Catching Crazes

It’s official. I like watching people catch Pokemon.

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Image from YouTube

I don’t know much about it myself, besides it is the biggest craze that I can remember in a long time, but I do like sidling up to folk and asking them what they have caught.

Since this craze began I have spoken to people I normally wouldn’t.

Could this be a trick to make people communicate?

I just went for a walk to catch a few photos of winter flowering plants. Along the way, I saw two boys walking their dogs and wandering in circles around the Neighbourhood House (nice symmetry there) to catch another one of their ‘little monsters’.

Two teens in ripped jeans with assorted facial piercings were delighted that I showed an interest in their poke catching. Or maybe they were just stoned.

At any rate, I like this craze.

I’ve even caught fellow middle-aged colleagues in the act in a work vehicle on a work group outing. One colleague was catching for her primary aged daughter. This is a chance to gain some serious kid cred.

Newspapers are running stories on how Sydney flatmate advertisements are spruiking nearby ‘poke-stops’ and ‘poke-gyms’ as a real reason to cohabitat. One online report showed a man who quit his job to concentrate on catching.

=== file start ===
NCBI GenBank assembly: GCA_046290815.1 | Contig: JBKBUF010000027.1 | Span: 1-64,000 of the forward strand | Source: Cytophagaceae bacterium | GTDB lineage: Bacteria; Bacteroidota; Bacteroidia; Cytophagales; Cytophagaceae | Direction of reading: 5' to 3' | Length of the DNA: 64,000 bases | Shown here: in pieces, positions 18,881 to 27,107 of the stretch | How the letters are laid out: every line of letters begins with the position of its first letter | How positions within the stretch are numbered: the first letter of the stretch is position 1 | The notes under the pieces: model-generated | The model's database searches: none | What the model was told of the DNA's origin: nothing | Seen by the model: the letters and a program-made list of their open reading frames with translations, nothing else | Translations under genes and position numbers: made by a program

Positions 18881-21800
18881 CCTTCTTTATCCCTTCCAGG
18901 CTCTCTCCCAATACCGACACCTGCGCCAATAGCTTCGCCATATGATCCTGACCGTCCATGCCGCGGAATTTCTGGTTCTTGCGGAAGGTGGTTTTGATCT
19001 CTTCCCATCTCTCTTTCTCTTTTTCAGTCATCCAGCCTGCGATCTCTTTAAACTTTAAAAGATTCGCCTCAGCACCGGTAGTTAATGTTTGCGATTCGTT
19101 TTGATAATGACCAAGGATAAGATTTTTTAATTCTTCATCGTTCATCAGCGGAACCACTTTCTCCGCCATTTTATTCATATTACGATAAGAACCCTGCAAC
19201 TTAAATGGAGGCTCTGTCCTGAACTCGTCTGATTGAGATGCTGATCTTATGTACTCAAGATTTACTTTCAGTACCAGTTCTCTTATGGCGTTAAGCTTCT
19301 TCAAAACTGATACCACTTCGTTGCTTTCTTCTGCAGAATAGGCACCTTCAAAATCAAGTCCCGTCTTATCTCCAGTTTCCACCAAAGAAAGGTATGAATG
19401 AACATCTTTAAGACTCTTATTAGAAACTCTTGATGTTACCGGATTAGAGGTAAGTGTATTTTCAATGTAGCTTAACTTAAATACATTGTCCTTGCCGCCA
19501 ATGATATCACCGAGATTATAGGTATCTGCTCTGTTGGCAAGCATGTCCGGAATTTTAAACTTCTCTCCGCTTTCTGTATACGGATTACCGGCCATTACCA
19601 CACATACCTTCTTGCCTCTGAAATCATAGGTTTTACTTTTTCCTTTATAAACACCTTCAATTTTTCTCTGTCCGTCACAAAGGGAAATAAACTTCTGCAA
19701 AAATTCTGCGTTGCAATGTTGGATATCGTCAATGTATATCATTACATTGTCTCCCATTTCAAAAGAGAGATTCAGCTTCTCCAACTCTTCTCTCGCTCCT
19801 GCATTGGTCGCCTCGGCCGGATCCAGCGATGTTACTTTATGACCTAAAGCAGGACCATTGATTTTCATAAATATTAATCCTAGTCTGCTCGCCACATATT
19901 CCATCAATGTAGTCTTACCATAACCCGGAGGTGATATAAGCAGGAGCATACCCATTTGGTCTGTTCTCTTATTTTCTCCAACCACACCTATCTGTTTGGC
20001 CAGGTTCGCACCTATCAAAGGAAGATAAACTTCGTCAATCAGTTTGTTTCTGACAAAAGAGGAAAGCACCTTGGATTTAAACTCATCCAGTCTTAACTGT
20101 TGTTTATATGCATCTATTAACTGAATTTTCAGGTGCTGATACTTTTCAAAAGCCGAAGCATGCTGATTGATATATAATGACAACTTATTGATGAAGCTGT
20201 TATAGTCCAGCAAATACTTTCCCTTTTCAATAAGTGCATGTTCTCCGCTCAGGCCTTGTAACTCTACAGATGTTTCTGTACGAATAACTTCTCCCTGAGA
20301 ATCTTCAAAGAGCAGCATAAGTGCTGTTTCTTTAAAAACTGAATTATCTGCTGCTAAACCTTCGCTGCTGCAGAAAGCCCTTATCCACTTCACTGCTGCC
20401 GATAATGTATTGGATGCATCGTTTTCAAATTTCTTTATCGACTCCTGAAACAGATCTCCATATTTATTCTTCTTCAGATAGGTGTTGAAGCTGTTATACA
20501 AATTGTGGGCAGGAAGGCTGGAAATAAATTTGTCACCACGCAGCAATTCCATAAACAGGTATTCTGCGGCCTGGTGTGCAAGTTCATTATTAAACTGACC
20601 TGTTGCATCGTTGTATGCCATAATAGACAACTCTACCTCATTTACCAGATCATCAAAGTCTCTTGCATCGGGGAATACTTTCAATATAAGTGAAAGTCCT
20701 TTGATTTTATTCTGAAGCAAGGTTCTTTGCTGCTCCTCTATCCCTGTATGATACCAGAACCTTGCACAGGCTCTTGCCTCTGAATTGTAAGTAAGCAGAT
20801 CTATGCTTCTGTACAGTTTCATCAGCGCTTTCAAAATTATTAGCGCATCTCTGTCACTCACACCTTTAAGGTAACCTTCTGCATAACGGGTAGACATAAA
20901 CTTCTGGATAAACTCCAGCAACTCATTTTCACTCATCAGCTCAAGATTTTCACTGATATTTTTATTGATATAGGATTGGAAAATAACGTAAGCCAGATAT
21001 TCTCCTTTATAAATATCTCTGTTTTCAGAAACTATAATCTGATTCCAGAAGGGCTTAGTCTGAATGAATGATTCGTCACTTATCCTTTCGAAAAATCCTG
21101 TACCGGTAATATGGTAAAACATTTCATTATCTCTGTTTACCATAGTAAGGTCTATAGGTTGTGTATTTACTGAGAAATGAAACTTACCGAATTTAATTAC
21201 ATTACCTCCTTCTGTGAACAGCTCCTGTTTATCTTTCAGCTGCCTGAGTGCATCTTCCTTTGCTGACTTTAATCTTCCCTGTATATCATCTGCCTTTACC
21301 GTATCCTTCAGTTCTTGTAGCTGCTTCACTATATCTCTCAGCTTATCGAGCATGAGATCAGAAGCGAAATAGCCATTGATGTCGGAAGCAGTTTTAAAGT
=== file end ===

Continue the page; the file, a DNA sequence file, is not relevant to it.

One of the things that amuses me is the killjoy component. Some people are getting stroppy about the poke activity (there’s always one). Some folk have been leaving nasty messages around for others to catch (poke envy?), suggesting people opt out of the craze and go to the local pub instead. Or maybe it was just the publican missing business.

At any rate, this is just one example of how contagious this catching caper is.

I can’t remember another craze that has been so cross-generational. Facebook and Twitter are probably the closest. But is that a craze or simply a way of life?

Fitbits are probably up there. But I try not to give them any attention, like picking at a sore. Just in case they get worse.

I mean, monitoring your heart? Measuring your steps? Why bother?! Just look at your jeans. Are they loose or are they tight? That gentle observation is a little less obtrusive than a whopping great device strapped to your wrist. Personally, I think they are a little too like home detention. Some form of fitness bondage. Clearly I am not a fan.